The Hungate 1000 Project was a massive undertaking: namely, sequencing the genome of 1000 microorganisms cultured from ruminant animals all over the world, and was both coordinated and led by the Rumen Microbial Genomics Network. After years of hard work by some incredible researchers, the Hungate 1000 has just been published in the Nature Biotechnology Journal! The […]
For the past two months, I’ve been spending quite a bit of time writing grant proposals. In particular; those which expand our understanding of indoor lighting on human health and behavior, the indoor microbiome, and energy usage in buildings. These project proposals are collaborative efforts between several University of Oregon research labs: Biology and the Built Environment Center, Energy Studies and Buildings Laboratory, and the Baker Lighting Lab. I’ll have more updates in the next few months as those are reviewed.
Siobhan “Shevy” Rockcastle, Chair of the Baker Lighting Lab, and I have been brainstorming ideas, and today I went over to the Baker Lab to check it out in person. The Lab is decorated with concept-design lighting projects from previous students, which are not only beautiful, but extremely creative. Here are a few of my favorites!
Most studies that examine the microbial diversity of the gastrointestinal tract only look at one or two sample sites, usually the mouth, the rumen in ruminant animals, or the feces. It can be difficult, expensive, invasive, or fatal to get samples from deep inside the intestinal tract; however many studies have pointed out that anatomical location and local environmental factors (like temperature, pH, host cells, nutrient availability, and exposure to UV light) can dramatically change a microbial community. Thus, the microbes that we find in feces aren’t always what we would find in the stomach or along the intestines. On top of that, certain microorganisms have been shown to closely associate with or attach to host cells, and the diversity of microbes next to host tissues can be different from what’s at the center of the intestines (the digesta).
This large, collaborative project took samples from nine different sites along the digestive tract of calves over the first 21 days of life to determine how body sites differed from each other, how sites changed over time as the calf matured, and how the lumen-associated bacteria would differ from the digesta-associated bacteria. Samples from the mothers were also taken to understand how maternal microbial influence would affect body sites over time.
This paper was just published in Scientific Reports, and was something I had previously presented on at the Joint Annual Meeting of the American Society for Animal Science, the American Dairy Science Association, and the Canadian Society for Animal Science in Salt Lake City, UT in 2016.
The impact of maternal microbial influences on the early choreography of the neonatal calf microbiome were investigated. Luminal content and mucosal scraping samples were collected from ten locations in the calf gastrointestinal tract (GIT) over the first 21 days of life, along with postpartum maternal colostrum, udder skin, and vaginal scrapings. Microbiota were found to vary by anatomical location, between the lumen and mucosa at each GIT location, and differentially enriched for maternal vaginal, skin, and colostral microbiota. Most calf sample sites exhibited a gradual increase in α-diversity over the 21 days beginning the first few days after birth. The relative abundance of Firmicutes was greater in the proximal GIT, while Bacteroidetes were greater in the distal GIT. Proteobacteria exhibited greater relative abundances in mucosal scrapings relative to luminal content. Forty-six percent of calf luminal microbes and 41% of mucosal microbes were observed in at-least one maternal source, with the majority being shared with microbes on the skin of the udder. The vaginal microbiota were found to harbor and uniquely share many common and well-described fibrolytic rumen bacteria, as well as methanogenic archaea, potentially indicating a role for the vagina in populating the developing rumen and reticulum with microbes important to the nutrition of the adult animal.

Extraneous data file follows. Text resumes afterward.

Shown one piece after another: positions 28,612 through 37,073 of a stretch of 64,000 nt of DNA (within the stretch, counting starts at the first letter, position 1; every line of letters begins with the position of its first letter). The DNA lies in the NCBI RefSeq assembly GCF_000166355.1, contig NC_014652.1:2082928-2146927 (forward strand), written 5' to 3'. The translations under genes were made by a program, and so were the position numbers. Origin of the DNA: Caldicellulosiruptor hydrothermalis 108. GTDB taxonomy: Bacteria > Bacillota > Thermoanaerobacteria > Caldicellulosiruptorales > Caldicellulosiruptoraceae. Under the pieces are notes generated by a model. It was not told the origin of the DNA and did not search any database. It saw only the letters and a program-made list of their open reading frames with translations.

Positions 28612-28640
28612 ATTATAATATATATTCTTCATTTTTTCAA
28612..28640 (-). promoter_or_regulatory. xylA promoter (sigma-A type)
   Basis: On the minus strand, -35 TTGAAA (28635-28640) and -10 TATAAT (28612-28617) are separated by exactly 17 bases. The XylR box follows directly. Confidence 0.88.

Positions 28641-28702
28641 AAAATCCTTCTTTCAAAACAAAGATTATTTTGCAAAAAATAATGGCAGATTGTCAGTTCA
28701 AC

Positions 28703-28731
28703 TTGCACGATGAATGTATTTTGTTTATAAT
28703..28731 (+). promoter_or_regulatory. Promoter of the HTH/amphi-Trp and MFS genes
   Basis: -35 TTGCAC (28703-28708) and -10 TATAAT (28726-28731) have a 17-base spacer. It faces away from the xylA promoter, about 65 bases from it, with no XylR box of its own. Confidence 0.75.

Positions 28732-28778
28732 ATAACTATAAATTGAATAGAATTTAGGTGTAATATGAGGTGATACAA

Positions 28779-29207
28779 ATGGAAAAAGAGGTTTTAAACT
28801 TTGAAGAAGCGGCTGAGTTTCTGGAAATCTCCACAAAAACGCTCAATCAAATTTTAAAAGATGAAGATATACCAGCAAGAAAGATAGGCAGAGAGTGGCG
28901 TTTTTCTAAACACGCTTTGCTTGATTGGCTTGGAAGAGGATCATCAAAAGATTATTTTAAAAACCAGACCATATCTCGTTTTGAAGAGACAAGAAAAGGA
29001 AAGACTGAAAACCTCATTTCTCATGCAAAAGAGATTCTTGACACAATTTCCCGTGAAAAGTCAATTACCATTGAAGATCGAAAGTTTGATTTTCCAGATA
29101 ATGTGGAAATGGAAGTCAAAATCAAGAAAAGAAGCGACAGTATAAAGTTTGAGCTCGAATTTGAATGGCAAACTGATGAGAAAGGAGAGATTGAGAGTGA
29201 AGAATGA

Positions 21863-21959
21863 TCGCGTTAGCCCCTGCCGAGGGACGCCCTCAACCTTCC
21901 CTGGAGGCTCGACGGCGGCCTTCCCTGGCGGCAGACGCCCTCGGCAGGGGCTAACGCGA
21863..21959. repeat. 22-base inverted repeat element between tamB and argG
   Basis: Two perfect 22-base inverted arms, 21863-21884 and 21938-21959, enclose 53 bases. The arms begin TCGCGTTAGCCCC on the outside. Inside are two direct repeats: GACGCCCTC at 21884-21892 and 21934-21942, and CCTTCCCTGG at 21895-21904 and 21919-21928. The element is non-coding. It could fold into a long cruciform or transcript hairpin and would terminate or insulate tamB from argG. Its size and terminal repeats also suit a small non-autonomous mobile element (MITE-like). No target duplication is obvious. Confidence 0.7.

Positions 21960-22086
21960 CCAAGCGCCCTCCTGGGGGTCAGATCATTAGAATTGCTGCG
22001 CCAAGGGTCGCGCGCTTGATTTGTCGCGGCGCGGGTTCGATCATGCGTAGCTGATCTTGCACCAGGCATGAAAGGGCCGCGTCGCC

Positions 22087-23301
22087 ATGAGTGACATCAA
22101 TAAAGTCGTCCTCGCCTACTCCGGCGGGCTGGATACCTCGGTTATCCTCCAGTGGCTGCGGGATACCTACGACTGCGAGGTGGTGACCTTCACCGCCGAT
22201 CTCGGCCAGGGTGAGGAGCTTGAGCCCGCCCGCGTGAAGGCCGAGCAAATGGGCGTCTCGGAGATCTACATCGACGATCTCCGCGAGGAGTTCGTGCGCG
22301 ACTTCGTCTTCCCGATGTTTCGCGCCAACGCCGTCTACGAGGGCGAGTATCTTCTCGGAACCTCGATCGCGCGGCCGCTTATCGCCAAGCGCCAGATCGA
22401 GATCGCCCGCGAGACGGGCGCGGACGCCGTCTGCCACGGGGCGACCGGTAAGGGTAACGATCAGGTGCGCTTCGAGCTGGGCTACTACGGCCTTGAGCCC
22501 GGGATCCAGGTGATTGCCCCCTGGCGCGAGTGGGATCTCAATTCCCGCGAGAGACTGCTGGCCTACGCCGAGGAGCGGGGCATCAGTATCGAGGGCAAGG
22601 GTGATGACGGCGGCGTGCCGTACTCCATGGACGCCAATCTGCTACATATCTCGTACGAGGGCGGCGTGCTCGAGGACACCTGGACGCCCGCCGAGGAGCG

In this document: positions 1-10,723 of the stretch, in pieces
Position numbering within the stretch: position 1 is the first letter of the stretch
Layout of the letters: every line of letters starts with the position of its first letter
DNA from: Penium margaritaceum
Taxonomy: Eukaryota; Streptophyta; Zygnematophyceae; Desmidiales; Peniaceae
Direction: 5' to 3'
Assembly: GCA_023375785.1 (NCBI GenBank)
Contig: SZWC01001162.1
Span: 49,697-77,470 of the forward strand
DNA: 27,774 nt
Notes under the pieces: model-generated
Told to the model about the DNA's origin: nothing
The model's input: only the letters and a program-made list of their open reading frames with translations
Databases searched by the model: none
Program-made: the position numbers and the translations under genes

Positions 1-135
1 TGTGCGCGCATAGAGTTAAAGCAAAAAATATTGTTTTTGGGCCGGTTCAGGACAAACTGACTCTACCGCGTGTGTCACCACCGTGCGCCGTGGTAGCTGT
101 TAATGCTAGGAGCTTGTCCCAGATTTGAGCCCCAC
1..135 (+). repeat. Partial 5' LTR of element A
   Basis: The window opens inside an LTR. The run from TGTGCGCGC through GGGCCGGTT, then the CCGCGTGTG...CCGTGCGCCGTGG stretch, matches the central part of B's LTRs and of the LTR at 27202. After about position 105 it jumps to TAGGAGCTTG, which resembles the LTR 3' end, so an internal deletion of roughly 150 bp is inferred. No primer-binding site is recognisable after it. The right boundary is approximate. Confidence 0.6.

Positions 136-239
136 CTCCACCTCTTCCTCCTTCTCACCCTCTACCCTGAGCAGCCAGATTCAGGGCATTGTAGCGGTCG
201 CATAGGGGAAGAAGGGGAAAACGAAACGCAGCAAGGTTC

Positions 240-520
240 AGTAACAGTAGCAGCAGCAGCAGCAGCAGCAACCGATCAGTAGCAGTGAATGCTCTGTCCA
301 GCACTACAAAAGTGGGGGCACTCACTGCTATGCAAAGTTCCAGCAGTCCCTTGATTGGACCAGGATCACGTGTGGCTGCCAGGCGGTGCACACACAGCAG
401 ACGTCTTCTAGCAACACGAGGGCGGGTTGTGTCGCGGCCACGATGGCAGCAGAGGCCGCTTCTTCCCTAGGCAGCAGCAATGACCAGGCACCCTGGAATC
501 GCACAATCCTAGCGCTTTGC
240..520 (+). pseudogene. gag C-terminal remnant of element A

I’m pleased to announce that one of my collaborators, Dr. Huawei Zeng of the USDA Agricultural Research Service, recently published another study of his, to which I contributed some analysis of bacterial communities from mice. Several years ago, during my Ph.D. at the University of Vermont, I provided wet-lab and DNA sequence analysis work for a previous project of Dr. Zeng, investigating the health effects of a low or high fat diet on mice, which can be found here.
Zeng, H., Ishaq, S.L., Liu, Z., Bukowski, M.R. 2017. Journal of Nutritional Biochemistry. In press, doi.org/10.1016/j.jnutbio.2017.11.001.
The increasing worldwide incidence of colon cancer has been linked to obesity and consumption of a high-fat western diet. To test the hypothesis that a high fat diet (HFD) promotes colonic aberrant crypt (AC) formation in a manner associated with gut bacterial dysbiosis, we examined the susceptibility to azoxymethane (AOM)-induced colonic AC and microbiome composition in C57/BL6 mice fed a modified AIN93G diet (AIN, 16% fat, energy) or a HFD (45% fat, energy) for 14 weeks. Mice receiving the HFD exhibited increased plasma leptin, body weight, body fat composition and inflammatory cell infiltration in the ileum compared with those in the AIN group. Consistent with the gut inflammatory phenotype, we observed an increase in colonic AC, plasma interleukin 6 (IL6), tumor necrosis factor α (TNF α), monocyte chemoattractant protein 1 (MCP1), and inducible nitric oxide synthase (iNOS) in the ileum of the HFD-AOM group compared with the AIN-AOM group. Although the HFD and AIN groups did not differ in bacterial species number, the HFD and AIN diets resulted in different bacterial community structures in the colon. The abundance of certain short chain fatty acid (SCFA) producing bacteria (e.g., Barnesiella) and fecal SCFA (e.g., acetic acid) content were lower in the HFD-AOM group compared with the AIN and AIN-AOM groups. Furthermore, we identified a high abundance of Anaeroplasma bacteria, an opportunistic pathogen in the HFD-AOM group. Collectively, we demonstrate that a HFD promotes AC formation concurrent with an increase of opportunistic pathogenic bacteria in the colon of C57BL/6 mice.